Well, imagine the ideal nightmare-dream world of the dark creative-visionary, Tim Burton. The Highgate Cemetery was recommended to me by the interesting folks over at the Last Tuesday Society’s ‘Little Shop of Horrors’ in Hackney (that’s a whole other story for another article, in time).
In the early decades of the nineteenth century London was facing a major crisis. Inadequate burial space along with a high mortality rate resulted in a serious problem - not enough room for the dead. Graveyards and burial grounds were crammed in between shops, houses and taverns, wherever there was space. In really bad situations undertakers, dressed as clergy, performed unauthorized and illegal burials. Bodies were wrapped in cheap material and buried amongst other human remains in graves just a few feet deep. Quicklime was often thrown over the body to help speed decomposition, so that within a few months the grave could be used again. The smell from these disease-ridden burial places was terrible. They were overcrowded, uncared for and neglected.
The cause of this situation was that in the early 1800s London had a population of just one million people. In the following years the population had increased rapidly and the death rate along with it. Very little new burial space had been put aside to cater for the growing numbers and by the early 1830s the authorities were stating that for public health reasons something had to be done.
Parliament passed a statute to the effect that seven new private cemeteries should be opened in the countryside around the capital for the burial of London’s dead. These cemeteries were Kensal Green 1833, West Norwood 1836, Highgate 1839, Abney Park 1840, Brompton 1840, Nunhead 1840 and Tower Hamlets 1841.
For more history: (cited from the History of the Highgate Cemetery http://www.highgate-cemetery.org/index.php/history)
The beauty of Highgate Cemetery isn’t found in perfect marble headstones or elaborate well-manicured gardens. The allure of the grounds is the history and the structure - the cemetery is thrown together, haphazardly at best. The graves are sandwiched together with some in the sides of hills; scattered in crooked lines, off the grid with overgrown manic decay.
The aura and the mood of this place is something else - it’s unique, yet similar to movies like the Nightmare Before Christmas and Beetlejuice. Nearly any time in any weather condition, a ghostly and eerie mood draws you in. Just walking through the grounds made me feel like I was walking through the inner workings of some of my favorite imaginative film works.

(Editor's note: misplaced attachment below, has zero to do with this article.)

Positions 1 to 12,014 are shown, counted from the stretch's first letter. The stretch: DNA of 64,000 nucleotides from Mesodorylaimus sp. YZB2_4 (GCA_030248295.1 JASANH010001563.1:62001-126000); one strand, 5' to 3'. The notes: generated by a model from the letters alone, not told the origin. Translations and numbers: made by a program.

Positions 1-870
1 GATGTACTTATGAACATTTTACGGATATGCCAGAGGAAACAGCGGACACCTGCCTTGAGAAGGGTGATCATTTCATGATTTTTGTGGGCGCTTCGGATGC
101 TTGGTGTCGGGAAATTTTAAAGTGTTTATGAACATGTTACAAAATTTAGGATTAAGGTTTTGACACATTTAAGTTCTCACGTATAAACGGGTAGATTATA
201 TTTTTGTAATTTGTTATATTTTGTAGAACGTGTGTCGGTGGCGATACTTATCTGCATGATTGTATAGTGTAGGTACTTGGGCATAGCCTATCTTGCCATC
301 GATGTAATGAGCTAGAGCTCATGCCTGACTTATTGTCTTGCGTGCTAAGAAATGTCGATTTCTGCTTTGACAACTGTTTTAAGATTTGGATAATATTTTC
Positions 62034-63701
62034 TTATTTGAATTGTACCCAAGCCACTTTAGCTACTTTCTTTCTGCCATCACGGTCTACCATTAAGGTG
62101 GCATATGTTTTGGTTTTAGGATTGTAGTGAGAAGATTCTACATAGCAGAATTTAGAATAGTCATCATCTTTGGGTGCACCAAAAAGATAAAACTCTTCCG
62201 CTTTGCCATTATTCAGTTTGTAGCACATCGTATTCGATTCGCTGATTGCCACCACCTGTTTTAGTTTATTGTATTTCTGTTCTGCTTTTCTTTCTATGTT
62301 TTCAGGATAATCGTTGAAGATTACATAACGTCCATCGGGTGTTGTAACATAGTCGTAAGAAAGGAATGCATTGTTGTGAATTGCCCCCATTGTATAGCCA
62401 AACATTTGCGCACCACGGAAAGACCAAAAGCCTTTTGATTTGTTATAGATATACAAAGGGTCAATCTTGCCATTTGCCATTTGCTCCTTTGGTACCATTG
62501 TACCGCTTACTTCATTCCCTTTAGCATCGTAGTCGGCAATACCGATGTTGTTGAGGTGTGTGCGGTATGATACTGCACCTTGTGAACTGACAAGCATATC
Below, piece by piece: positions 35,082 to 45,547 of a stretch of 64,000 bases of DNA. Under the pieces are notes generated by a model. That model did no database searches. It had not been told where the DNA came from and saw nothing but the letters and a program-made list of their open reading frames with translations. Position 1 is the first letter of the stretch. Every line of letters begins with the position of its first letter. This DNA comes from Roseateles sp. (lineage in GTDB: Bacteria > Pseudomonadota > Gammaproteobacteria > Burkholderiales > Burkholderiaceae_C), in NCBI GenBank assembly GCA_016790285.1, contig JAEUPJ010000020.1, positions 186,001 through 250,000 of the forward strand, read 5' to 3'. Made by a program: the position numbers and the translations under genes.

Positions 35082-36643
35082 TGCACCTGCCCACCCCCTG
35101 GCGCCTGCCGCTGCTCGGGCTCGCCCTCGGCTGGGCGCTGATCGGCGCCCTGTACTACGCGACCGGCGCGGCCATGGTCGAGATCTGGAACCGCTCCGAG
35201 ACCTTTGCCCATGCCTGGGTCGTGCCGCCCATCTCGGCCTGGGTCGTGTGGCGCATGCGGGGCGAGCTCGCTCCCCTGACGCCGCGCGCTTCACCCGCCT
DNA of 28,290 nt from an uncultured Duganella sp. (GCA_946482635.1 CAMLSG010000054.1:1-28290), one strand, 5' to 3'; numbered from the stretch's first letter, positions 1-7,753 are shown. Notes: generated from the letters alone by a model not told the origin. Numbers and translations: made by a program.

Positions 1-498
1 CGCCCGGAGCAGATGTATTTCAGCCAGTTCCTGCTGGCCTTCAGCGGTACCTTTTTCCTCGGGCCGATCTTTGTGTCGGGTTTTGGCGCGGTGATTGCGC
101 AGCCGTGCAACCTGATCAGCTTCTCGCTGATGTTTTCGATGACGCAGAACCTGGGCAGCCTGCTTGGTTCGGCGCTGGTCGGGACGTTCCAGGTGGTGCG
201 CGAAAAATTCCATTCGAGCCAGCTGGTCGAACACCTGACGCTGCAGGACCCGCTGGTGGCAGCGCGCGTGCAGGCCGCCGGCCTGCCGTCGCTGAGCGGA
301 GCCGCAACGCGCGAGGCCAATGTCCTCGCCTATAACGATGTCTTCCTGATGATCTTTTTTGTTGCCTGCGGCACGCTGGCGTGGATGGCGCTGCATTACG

The most famous burial in Highgate is that of Karl Marx (1818-1883), who was a German philosopher, economist, sociologist, historian, journalist, and revolutionary socialist. Most notable for his published work in The Communist Manifesto (1848). Oh and the author of the Hitchhiker’s Guide to the Galaxy, Douglas Adams.
Best time to visit - Any! A misty, cloudy day will really set off the mood of the place.
Prices - (Yeah, =/ - they charge you to visit) East: (cash only): £3 per adult, £2 for students. Children under 16 are free but must be accompanied by an adult. Children visiting as a group are charged £1 each. West: (cash only): £7 per adult, , £5 for students, £3 for children aged 8 to 16. No admittance for infants and children under 8 years old. Tour information available on website.
Hours - East: weekdays 10a-5p weekends 11a-5p. West: By tour guide only.
Address - Swain's Lane, Highgate, London N6 6P
Travel information - http://www.highgate-cemetery.org/index.php/getting-to-us
Website - http://highgate-cemetery.org
My recommendation - If you want to mix up your vacation experience in London and put a halt to seeing the same old junk (ex. shopping shopping shopping, history museums, gardens, places-where-someone-famous-once-did-something-not-so-famous, etc) - then I suggest checking Highgate out, especially if you have a fascination in the dark artistic styles, like that of Tim Burton’s work.